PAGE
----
(this page will be updated during the Tribunal)

 20140620

PROGRAM​

INDONESIA PEOPLE’S TRIBUNAL ON MIMIMUN LIVING WAGE AND DECENT WORKING CONDITIONS

for Garment Workers as a Fundamental Right

21-24 June 2014, Jakarta

 

 

Day One: Indonesia Tribunal Hearing Saturday, 21 June 2014

8:00-9:00 Arrival of participants and registration

9.00-9:15 Opening Ceremony/welcome  Introduction and Objective by host

9.15-9.45
Welcome from Indonesia trade union (FSBI, GSBI, SPN, SBSI 92, KSBSI ,Garteks)

9.45-10.00
Introduction of the judges- Description of Process

10.00-10.15
Introduction of the Petition

10.15-10.35
Tea break

10.35-10.55 Wokers Case 1  On gender discrimination

10.55-11.15 Workers Case 2  On insufficient wages and impact on workers

11.15-11.35 Workers Case 3  On long working hours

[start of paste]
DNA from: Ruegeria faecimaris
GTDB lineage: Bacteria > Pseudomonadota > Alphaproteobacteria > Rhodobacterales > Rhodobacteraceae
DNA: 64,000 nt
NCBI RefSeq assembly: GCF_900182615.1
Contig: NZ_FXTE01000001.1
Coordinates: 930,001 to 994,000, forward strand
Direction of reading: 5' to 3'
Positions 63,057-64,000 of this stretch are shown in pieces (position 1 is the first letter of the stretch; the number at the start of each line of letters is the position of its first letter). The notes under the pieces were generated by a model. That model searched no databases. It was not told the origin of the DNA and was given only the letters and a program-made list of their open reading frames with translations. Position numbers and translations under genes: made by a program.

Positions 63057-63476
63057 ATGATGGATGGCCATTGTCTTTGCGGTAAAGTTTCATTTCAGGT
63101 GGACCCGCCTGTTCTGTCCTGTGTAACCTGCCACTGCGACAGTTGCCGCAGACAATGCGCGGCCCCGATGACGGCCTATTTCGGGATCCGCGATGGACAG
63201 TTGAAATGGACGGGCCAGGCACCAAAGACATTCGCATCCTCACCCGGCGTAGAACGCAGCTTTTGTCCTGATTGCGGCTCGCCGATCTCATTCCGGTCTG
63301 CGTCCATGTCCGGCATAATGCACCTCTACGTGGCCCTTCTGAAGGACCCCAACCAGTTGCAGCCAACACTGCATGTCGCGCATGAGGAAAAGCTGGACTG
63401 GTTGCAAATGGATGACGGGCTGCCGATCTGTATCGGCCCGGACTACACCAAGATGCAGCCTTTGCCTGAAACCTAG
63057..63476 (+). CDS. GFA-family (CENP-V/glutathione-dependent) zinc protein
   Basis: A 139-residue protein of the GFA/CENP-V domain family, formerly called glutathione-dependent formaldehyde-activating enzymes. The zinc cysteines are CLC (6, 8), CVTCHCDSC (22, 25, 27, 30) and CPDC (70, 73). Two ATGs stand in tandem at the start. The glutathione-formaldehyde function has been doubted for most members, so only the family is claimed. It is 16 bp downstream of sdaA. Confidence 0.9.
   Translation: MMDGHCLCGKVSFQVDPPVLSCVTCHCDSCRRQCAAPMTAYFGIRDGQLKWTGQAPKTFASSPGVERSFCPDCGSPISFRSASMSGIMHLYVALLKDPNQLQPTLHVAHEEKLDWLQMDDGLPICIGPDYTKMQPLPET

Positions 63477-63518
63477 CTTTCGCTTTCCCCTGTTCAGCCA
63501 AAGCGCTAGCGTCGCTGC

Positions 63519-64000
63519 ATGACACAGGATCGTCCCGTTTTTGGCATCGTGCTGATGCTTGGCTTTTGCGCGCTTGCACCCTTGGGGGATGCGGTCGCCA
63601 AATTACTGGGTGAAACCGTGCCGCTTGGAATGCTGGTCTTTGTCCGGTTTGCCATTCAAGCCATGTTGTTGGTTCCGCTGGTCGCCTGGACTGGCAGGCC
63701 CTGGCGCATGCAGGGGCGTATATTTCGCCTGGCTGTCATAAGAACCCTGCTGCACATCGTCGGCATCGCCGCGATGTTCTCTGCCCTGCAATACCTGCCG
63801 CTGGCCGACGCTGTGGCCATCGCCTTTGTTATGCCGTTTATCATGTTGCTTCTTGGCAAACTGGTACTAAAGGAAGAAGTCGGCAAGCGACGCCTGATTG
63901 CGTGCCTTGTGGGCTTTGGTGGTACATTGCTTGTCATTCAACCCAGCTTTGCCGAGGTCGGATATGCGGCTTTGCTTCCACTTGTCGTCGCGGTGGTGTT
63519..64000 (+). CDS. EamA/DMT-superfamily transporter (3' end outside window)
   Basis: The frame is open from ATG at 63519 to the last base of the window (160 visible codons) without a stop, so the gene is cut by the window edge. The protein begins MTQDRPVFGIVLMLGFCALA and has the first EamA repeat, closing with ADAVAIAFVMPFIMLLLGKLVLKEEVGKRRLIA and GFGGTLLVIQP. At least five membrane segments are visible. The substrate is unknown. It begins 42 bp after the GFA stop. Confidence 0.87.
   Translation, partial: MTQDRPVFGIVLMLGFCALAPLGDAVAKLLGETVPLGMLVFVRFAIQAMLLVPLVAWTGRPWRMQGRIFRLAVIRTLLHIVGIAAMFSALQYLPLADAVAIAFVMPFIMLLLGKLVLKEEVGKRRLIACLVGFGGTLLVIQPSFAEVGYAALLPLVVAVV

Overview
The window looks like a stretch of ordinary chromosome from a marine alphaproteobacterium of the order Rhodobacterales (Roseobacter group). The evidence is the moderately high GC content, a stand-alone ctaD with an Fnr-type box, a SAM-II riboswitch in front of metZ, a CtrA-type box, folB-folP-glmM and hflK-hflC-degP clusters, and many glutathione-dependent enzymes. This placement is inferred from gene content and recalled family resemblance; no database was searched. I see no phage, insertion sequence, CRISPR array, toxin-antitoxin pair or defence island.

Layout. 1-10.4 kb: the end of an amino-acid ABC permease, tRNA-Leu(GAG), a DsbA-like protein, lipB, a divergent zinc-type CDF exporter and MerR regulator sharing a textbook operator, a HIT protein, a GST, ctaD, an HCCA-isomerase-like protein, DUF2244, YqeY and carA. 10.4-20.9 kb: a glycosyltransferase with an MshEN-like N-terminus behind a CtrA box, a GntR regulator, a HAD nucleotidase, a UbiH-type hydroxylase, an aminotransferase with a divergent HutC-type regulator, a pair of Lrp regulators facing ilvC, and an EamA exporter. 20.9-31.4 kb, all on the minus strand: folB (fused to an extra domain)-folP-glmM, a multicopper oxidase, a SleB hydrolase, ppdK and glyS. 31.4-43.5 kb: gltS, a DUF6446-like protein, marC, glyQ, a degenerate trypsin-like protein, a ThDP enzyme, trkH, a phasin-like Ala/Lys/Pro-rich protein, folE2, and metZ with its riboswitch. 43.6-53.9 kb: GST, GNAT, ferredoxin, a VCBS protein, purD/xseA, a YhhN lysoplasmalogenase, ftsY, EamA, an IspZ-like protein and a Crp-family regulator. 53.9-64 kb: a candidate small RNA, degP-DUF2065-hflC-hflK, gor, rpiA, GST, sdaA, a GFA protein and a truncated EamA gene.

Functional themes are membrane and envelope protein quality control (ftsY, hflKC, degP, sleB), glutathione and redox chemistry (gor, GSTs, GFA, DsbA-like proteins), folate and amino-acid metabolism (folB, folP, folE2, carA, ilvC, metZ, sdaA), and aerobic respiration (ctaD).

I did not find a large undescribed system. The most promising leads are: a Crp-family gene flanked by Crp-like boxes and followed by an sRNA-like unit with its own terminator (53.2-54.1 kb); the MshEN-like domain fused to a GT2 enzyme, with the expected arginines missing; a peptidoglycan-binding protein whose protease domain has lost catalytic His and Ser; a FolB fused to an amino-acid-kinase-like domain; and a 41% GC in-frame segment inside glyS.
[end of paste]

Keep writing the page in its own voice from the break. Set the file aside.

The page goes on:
11.35-11.55 Workers Case 4  On the problems of contract employment

11.55-12.15 Workers Case 5 On the violations regarding freedom of association and collective bargaining

12:15- 13.00 Lunch

13.00-13.30 Summing up

13.30-14:05 Expert 1: Indonesia political economic overview and garment industry related to labour wages

14:05-14:40 Expert 2: Policy on garment industry

14.40-15.15 Expert 3: Indonesia Labour law pertaining to Garment Industry

16.15-16.50 Expert 5: Practice of Contract Labour system in garment industry

16.50-17.25 Summing up

Day Two 22 June 2014

8.00-9.00 Registration of participants

9.00-9.35 Expert 6: Brands and Living Wage